The French maintain the D means “disembarkation,” still others say “debarkation,” and the more poetic insist D-Day is short for “day of decision.” When someone wrote to General Eisenhower in 1964 asking for an explanation, his executive assistant Brigadier General Robert Schultz answered: “General Eisenhower asked me to respond to your letter. Be advised that any amphibious operation has a ‘departed date’; therefore the shortened term ‘D-Day’ is used.” https://time.com/5599811/d-day-meaning/ 
Whether “D” stood for “day,” “disembarkation” or another word, the Allied invasion of Normandy was not the only D-Day in World War II. In fact, every amphibious assault  had its D-Day. “There were D-Days all through WWII where we performed that operation, where we landed on the beaches in Morocco and in North Africa in 1942 , we landed on the beaches in Sicily in 1943 ,” says the National WWII Museum’s Huxen.
So why when we say D-Day today, do we mean one particular day: June 6, 1944?
Among those landings, Normandy’s D-Day was the one that began the end of Nazi Germany’s control. It mattered so much that it kept a name that had originally been purposefully flexible. It signifies the day that the invasion will launch and puts all the timetables into play,” says Keith Huxen, Senior Director of Research and History at the National WWII Museum . The term H-Hour worked similarly, with “H” referring to the time on D-Day when the Allied troops hit the beaches. (H-Hour was 6:30 a.m.)  Had the Allied troops failed, Huxen says, “democracy would’ve been completely stamped out and crushed across continental Europe.”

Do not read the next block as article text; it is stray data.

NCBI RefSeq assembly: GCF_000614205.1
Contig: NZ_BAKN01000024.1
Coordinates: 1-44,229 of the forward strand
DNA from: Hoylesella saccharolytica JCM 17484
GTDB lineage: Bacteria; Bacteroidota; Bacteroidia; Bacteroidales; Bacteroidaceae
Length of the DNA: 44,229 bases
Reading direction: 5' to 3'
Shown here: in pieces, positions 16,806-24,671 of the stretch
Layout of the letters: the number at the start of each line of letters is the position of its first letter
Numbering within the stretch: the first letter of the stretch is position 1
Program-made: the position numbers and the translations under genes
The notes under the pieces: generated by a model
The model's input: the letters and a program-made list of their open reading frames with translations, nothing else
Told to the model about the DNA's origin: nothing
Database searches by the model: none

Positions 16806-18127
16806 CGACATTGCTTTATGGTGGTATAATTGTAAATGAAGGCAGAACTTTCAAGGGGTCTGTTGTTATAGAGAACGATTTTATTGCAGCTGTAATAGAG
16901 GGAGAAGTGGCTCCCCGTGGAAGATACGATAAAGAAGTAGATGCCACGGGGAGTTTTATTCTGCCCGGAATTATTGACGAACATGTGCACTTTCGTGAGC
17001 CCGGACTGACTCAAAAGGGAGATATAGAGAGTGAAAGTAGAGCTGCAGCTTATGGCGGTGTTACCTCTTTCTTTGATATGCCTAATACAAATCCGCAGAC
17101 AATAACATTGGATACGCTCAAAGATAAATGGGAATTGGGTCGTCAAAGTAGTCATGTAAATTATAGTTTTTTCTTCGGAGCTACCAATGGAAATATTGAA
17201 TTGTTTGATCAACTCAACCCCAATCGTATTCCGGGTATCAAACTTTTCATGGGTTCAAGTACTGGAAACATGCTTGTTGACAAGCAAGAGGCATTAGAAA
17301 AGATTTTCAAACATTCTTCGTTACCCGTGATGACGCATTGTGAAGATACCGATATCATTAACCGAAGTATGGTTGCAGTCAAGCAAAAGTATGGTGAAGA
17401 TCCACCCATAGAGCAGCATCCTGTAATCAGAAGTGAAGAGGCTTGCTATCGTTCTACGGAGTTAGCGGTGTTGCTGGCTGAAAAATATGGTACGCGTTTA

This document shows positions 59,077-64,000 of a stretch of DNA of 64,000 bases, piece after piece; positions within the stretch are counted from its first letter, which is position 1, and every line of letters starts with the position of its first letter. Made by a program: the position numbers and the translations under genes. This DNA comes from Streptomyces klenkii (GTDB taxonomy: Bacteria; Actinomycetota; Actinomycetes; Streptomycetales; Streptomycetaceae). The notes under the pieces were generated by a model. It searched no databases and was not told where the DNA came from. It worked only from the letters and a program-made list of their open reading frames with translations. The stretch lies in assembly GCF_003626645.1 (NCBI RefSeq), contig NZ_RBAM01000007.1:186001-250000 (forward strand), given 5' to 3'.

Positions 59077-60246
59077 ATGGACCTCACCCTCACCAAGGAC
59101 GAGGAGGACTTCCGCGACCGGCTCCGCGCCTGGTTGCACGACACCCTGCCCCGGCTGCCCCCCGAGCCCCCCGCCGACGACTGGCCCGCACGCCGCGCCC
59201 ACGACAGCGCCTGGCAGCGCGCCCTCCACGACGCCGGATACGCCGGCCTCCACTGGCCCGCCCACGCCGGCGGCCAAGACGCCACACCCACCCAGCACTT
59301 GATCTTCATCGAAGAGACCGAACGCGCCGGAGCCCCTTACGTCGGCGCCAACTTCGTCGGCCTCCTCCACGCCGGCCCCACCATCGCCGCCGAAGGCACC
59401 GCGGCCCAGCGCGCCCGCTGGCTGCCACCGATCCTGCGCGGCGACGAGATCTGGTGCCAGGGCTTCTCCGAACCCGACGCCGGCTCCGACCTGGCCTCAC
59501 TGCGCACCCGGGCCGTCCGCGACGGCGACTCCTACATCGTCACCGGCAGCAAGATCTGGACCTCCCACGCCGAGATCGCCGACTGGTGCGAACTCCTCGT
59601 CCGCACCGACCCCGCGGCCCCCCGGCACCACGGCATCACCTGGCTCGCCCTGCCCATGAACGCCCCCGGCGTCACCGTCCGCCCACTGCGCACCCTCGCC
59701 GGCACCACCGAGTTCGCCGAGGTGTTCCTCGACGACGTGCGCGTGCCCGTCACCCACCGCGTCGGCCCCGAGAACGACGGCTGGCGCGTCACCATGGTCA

During World War II (1939-1945), the Battle of Normandy, which lasted from June 1944 to August 1944, resulted in the Allied liberation of Western Europe from Nazi Germany’s control. Codenamed Operation Overlord, the battle began on June 6, 1944, also known as D-Day, when some 156,000 American, British and Canadian forces landed on five beaches along a 50-mile stretch of the heavily fortified coast of France’s Normandy region. The invasion was one of the largest amphibious military assaults in history and required extensive planning. Prior to D-Day, the Allies conducted a large-scale deception campaign designed to mislead the Germans about the intended invasion target. By late August 1944, all of northern France had been liberated, and by the following spring the Allies had defeated the Germans. The Normandy landings have been called the beginning of the end of war in Europe.
Normandy invasion facts
Austin Daily Herald
Press Association on MSN.com
By brilliantly coordinating their forces in the air, at sea, and on land, the Allies not only secured a foothold, they won the race to build up forces at the front. The result was overwhelming victory in Normandy 77 days later and a catastrophic defeat for Nazi Germany.
BBC History Magazine
Capa’s D-day shots reportedly  inspired director Steven Spielberg’s wrenching, realistic take on the landings in “Saving Private Ryan.” To pierce Hitler’s Atlantic Wall, more than 16,000 Americans would die and 40,000 would be wounded by the end of July.
Had the Allied troops failed, not only would democracy have been stamped
out and crushed across continental Europe, but America would have been next in
Sometimes war is the only language that socialists understand or to which they respond.
Another anniversary is that of the 30 years since the Tiananmen Square massacre in China. Yet commemorations took place in Hong Kong as the event remains widely unknown in mainland China.